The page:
Impacts and adaptation responses of infrastructure and communities to heatwaves

From 27 January to 8 February 2009, southern Australia experienced one of the nation’s most severe heatwaves. Governments, councils, utilities, hospitals and emergency response organizations, and the community were largely under-prepared for an extreme event of this magnitude.

This case study was funded by the National Climate Change Adaptation Research Facility (NCCARF) under its Synthesis and Integrative Research Program. The study targets the experience and challenges faced by decision-makers and policy-makers, and focuses on the major metropolitan areas affected by the heatwave: Melbourne and Adelaide.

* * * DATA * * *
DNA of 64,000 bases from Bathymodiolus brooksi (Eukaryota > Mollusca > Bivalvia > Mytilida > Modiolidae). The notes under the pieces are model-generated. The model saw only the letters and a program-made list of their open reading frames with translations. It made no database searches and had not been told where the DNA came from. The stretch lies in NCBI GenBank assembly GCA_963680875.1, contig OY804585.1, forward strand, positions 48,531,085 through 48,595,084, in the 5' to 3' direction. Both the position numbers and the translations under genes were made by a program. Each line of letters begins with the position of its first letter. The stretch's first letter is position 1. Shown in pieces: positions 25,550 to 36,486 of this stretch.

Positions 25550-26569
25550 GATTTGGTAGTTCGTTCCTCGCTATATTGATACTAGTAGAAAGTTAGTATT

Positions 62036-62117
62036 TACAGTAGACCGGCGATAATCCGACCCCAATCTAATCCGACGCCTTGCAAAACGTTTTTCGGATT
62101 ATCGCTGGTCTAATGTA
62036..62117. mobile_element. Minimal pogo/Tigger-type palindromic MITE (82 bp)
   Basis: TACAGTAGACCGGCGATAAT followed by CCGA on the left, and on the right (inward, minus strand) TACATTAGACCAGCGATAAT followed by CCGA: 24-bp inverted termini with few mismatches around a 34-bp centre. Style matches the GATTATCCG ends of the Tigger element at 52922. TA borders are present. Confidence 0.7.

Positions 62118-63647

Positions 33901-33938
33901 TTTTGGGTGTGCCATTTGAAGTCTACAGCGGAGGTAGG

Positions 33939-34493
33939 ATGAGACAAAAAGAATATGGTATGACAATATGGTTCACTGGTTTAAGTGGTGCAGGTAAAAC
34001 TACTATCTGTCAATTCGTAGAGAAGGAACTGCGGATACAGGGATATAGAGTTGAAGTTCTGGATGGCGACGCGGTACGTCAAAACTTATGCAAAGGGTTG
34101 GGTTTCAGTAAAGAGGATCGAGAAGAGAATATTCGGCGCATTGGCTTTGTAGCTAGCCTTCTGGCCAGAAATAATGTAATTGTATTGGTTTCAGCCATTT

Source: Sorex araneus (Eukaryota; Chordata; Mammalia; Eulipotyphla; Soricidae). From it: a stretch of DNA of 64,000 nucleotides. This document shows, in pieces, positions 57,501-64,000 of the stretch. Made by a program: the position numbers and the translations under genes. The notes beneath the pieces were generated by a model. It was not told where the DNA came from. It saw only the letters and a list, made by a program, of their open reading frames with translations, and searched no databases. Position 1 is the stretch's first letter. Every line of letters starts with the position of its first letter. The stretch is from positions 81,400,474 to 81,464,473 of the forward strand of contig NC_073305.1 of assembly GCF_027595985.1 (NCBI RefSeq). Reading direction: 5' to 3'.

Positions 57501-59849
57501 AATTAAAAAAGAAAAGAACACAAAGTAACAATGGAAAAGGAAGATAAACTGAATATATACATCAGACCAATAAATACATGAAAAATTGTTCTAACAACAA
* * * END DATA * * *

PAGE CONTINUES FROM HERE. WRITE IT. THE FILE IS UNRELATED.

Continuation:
This report highlights the south-eastern Australian heatwave of 2009. During the summer of 2009, this area of Australia experienced an extreme heatwave between 27 January and 8 February. In the context of previous heatwaves, the event registered as one of the nation‘s most severe episodes of high temperatures over an extended period of time. As many as 500 people died as a result of the 2009 heatwave in Adelaide and Melbourne.

Financial losses – mainly as a consequence of power outages, transport service disruptions and response costs – have been estimated at $800 million. Governments, councils, hospitals and emergency response organisations and the community were largely under-prepared for a heatwave of this magnitude.

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